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Poetry #517
(published December 16, 2010)
Lighting In August
by Luminator Thelms
Hard bright sharp sharp
Before you can think
Concussion hits
—You fly through the
Brick wall's ghost—
Shakes your lungs
And climbs up the sky.
Down they tumble
Too fast to count;
Uneven blows to ears,
Heavy, soft traverse, hard,
Then again softer...
You can catch an echo
If you are lucky.

When the noise dies
Blue-white streaks still
Stain your retina;
You blink, and blink again, but
The glowing line
Is slow to fade.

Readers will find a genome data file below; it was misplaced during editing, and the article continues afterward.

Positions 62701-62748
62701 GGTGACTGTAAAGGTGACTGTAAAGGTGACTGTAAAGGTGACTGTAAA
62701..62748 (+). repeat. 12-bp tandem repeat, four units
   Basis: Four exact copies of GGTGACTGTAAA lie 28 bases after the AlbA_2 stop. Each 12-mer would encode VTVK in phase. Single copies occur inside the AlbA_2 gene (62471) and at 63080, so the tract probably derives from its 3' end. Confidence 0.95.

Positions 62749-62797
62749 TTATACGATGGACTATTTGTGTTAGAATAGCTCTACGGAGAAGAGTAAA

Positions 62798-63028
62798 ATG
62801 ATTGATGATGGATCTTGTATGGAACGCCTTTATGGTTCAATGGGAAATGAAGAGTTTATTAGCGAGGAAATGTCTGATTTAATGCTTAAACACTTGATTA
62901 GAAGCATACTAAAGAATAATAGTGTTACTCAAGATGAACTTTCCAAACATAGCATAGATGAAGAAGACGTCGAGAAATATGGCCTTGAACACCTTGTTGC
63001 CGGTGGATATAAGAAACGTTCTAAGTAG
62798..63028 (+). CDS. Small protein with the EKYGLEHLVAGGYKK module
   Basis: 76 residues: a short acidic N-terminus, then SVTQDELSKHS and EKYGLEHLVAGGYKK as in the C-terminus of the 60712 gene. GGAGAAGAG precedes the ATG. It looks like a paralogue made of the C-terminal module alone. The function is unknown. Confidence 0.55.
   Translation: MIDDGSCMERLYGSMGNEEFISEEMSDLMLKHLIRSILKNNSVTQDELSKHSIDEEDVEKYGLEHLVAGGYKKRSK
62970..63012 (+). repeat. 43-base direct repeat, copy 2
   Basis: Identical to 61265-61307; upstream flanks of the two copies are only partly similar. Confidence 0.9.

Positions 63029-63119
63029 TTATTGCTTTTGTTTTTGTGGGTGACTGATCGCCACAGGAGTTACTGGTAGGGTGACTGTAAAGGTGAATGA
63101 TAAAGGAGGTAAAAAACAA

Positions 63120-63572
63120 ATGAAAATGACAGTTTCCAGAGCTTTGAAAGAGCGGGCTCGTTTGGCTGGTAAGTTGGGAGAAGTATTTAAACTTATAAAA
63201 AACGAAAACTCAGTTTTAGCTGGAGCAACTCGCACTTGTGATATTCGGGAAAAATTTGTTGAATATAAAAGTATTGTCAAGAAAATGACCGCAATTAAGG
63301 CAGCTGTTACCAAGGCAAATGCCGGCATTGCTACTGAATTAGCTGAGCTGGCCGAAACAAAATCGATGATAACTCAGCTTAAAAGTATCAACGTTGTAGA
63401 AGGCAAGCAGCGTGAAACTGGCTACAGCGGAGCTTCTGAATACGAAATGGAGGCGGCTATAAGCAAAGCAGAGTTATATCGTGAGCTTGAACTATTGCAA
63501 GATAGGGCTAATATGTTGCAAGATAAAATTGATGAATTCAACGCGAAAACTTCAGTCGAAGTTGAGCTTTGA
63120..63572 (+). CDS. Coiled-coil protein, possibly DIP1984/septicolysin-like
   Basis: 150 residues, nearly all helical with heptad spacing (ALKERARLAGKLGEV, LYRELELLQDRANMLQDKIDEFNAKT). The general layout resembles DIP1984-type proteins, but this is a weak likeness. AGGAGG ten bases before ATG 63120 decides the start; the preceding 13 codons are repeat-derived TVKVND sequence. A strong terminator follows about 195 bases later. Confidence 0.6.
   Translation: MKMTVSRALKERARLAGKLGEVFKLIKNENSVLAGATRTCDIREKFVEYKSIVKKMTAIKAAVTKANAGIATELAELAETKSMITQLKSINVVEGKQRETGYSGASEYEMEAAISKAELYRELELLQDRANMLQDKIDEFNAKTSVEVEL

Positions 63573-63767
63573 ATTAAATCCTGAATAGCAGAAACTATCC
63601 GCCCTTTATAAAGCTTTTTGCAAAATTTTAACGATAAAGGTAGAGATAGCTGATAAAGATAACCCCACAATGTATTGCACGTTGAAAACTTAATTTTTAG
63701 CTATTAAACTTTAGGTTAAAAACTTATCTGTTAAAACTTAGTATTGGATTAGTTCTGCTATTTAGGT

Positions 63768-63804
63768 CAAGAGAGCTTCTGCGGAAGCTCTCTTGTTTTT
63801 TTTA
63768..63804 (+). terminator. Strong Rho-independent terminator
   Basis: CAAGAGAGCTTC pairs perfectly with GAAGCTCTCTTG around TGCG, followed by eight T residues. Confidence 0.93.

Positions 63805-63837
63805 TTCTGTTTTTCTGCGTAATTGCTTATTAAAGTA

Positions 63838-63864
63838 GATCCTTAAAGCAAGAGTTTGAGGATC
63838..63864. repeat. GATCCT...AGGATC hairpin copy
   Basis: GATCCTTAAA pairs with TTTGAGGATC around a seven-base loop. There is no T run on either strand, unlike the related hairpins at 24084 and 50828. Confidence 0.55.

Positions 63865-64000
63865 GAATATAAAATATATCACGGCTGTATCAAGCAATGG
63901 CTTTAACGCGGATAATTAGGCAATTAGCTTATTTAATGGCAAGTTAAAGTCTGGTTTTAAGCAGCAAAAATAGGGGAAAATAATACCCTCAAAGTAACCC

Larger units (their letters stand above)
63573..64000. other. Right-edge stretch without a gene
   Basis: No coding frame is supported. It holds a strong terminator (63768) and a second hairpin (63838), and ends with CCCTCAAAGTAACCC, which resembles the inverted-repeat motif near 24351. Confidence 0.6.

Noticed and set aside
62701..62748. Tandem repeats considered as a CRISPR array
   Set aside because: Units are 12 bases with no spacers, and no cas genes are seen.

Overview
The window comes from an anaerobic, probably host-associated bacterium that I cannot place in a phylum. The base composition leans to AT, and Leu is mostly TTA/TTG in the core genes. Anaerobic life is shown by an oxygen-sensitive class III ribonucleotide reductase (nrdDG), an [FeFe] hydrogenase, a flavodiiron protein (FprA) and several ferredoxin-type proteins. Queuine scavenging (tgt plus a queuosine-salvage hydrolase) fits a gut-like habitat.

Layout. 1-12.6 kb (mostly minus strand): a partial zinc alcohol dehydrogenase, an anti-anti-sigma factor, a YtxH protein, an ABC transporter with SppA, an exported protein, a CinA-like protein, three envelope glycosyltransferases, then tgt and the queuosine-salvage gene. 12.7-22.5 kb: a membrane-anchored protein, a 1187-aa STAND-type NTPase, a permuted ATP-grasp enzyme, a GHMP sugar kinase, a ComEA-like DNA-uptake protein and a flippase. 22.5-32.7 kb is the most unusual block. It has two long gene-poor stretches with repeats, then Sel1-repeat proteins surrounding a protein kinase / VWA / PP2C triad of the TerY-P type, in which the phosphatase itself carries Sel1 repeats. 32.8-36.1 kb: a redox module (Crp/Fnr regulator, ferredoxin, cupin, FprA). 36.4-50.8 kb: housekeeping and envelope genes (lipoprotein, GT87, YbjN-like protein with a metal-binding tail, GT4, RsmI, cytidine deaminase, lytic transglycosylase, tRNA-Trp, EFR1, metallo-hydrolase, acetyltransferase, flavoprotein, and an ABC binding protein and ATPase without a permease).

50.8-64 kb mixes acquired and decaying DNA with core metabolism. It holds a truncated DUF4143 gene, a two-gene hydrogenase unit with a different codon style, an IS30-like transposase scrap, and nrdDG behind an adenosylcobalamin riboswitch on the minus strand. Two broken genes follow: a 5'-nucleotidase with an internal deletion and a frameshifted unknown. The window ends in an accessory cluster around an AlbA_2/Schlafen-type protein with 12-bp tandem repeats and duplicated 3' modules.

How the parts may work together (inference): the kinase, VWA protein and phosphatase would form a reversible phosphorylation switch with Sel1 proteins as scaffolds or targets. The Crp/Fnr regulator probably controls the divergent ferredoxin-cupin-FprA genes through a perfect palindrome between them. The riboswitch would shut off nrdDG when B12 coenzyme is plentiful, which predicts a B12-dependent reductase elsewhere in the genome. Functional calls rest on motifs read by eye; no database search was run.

Days later, silent flicker
Under blackfoot, purple-edged cloud
Captures your eyes.
It was so loud, you think,
Yet in this moving car
You cannot hear an outer sound.
Pull over and climb outside,
Stand at the prairie's edge with your mother
If you would know the sounds
Of summer storms in Idaho.

Luminator Thelms wrote this piece in August of 1991, during a family trip to Idaho. A reference librarian, he lives somewhere in Southern California.

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